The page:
Although Uruguay is a small and relatively unknown country on the world stage, there are some common stereotypes about it and its people that still pervade. Discover why these stereotypes are just that, as this list explores and debunks some of the most common misconceptions about Uruguay.
While climate change has been affecting the weather, Uruguay is still very far from the equator and has four distinct seasons. Spring and summer are incredible, with months of sunshine and plenty of beaches for everyone to enjoy. Autumn and winter, despite being cold and stormy, offer further options for experiencing Uruguay.
Being the pioneering country for the legalization of cannabis doesn’t necessarily mean that it is a marijuana tourist destination. Buying cannabis from a pharmacy is a complex process for Uruguayans and straight up prohibited for tourists and other non-permanent residents.
Another myth is that Uruguay is full of meat lovers. While it’s certainly true that you can get great quality meat and many Uruguayans eat tonnes of it, there are ever-increasing numbers of vegetarians and vegans. This may be because of religious, moral, or environmental reasons, but there are plenty of vegetarian and vegan restaurants in Uruguay to discover.
At the turn of the century Uruguay and neighboring Argentina went through an economic crisis. Jobs and homes were lost and both countries were left devastated for a long time. Uruguay luckily managed to avoid the worst of the 2008 Housing Crisis, but the damage had already been done and inflation is still taking its toll on the Uruguayan population. Imported goods are heavily taxed and even produce at local shops and markets are effected, making it one of the most expensive countries in Latin America. There are many affordable goods and services, but it’s best to come to Uruguay with a budget in mind.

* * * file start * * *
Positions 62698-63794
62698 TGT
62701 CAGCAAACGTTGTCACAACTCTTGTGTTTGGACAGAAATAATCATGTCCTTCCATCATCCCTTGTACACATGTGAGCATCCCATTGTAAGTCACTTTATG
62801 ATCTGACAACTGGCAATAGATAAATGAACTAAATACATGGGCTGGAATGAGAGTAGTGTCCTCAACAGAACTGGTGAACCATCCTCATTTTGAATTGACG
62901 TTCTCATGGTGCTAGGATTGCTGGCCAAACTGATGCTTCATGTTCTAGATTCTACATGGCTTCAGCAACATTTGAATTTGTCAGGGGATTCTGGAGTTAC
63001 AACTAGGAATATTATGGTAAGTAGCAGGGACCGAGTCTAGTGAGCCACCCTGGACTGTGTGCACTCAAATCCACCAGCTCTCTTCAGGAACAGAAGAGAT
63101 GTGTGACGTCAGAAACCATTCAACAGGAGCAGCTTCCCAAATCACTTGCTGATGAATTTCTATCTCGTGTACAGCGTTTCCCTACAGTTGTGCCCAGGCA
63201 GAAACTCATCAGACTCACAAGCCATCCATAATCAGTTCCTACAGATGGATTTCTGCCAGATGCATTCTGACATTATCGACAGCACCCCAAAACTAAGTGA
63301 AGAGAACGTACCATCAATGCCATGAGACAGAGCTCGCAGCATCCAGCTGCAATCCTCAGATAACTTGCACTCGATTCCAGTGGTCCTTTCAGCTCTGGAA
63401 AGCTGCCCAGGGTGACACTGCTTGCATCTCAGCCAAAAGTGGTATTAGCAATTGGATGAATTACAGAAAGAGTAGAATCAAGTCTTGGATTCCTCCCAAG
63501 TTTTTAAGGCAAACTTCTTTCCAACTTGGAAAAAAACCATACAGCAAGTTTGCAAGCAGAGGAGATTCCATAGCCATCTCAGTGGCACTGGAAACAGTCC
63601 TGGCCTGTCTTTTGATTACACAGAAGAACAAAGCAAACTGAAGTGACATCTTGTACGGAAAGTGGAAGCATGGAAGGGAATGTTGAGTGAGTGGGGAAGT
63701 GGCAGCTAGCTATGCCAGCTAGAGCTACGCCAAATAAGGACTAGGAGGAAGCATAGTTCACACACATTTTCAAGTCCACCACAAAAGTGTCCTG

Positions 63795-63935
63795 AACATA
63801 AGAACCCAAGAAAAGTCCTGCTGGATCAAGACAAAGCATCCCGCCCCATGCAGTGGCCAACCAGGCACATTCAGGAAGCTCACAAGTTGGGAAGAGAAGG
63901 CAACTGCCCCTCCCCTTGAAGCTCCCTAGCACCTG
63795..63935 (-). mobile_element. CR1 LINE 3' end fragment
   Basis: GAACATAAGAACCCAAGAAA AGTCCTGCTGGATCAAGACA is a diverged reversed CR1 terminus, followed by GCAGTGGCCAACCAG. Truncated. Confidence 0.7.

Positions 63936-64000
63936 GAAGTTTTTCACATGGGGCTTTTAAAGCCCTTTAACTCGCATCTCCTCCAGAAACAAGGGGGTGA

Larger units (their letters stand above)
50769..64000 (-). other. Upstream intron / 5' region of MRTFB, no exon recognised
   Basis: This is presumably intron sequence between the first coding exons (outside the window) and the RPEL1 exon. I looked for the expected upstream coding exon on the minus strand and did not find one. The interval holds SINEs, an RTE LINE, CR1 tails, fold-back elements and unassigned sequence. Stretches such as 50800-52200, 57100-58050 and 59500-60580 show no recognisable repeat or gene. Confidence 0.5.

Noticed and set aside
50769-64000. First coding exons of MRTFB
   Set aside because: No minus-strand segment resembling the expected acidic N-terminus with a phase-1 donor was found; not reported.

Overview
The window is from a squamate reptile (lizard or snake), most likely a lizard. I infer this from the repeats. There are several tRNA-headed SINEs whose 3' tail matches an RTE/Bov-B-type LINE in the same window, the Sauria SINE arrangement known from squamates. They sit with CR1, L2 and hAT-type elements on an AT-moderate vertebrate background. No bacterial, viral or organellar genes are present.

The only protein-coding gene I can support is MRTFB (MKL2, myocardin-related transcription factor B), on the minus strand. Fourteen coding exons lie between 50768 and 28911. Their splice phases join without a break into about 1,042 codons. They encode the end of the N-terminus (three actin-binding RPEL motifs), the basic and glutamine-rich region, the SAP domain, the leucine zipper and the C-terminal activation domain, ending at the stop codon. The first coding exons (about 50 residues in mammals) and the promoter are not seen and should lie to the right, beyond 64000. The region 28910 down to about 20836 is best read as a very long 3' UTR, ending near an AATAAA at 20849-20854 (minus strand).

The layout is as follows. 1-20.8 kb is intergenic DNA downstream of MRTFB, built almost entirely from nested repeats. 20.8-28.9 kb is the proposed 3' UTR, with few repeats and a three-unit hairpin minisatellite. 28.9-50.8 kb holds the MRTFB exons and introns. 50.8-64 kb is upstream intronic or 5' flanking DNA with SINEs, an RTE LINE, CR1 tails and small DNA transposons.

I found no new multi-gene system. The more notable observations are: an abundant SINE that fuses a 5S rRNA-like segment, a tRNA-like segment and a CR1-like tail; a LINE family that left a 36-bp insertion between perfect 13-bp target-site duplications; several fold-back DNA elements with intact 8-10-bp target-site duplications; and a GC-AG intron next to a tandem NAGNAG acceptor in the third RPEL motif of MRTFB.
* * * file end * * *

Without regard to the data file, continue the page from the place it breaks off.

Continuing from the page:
Uruguay gets called a mere province of its much larger next door neighbor far too often. Although there are many similarities around the regions of the Rio de la Plata, Uruguayans and Argentinians have very different approaches and perspectives on life, their way of interacting with one another, and their culture in general.
While most of the population lives within spitting distance of the ocean, there is much more land that stretches for hundreds of kilometers to the north and west. There is plenty to see and do in these areas in the interior of the country that often get overlooked. Another popular misconception is that the capital, Montevideo, is located on the Atlantic, when it is in fact located on the Rio de la Plata, the widest river in the world!
As it is one of the smallest countries in Latin America, it’s easy to mistake its true size. The population is relatively small; there are only 3,45 million Uruguayans in the country as of the 2016 census, so there is an incredible amount of space for each of the residents. If you compare it to many European nations, Uruguay is huge although sparsely populated. For example, you can fit roughly two and a half Irelands into Uruguay, even though it has roughly the same population.
Uruguayans are often considered to be laid back and relaxed which unfairly gets confused as laziness. Although they are a country of sun-bugs and things start later than planned, they are incredibly active and engaged. If you go out at night or to see the Uruguayan National Football team you will be amazed at how full of life Uruguayans can be.
The national pastime is indeed the most popular sport in the world: football. Uruguay, winners of the inaugural FIFA World Cup in 1930, has a strong footballing cultural dating back more than one hundred years. It is easy to believe that every Uruguayan is mad about football, but Uruguayans also enjoy several other sports, including kitesurfing and rock climbing.
Many people have this preconception that Latin America is a dangerous place and Uruguay is often included in this myth. But Uruguay is actually one of the safest countries in the world, and second only to Chile in Latin America as per the Global Peace Index.
This reputation began because the rich and powerful of Argentina and Brazil frequently traveled to Punta del Este and José Ignacio for their holidays. While it is true that these destinations are quite expensive, there are so many other places with unspoiled landscapes that may be more affordable and just as impressive.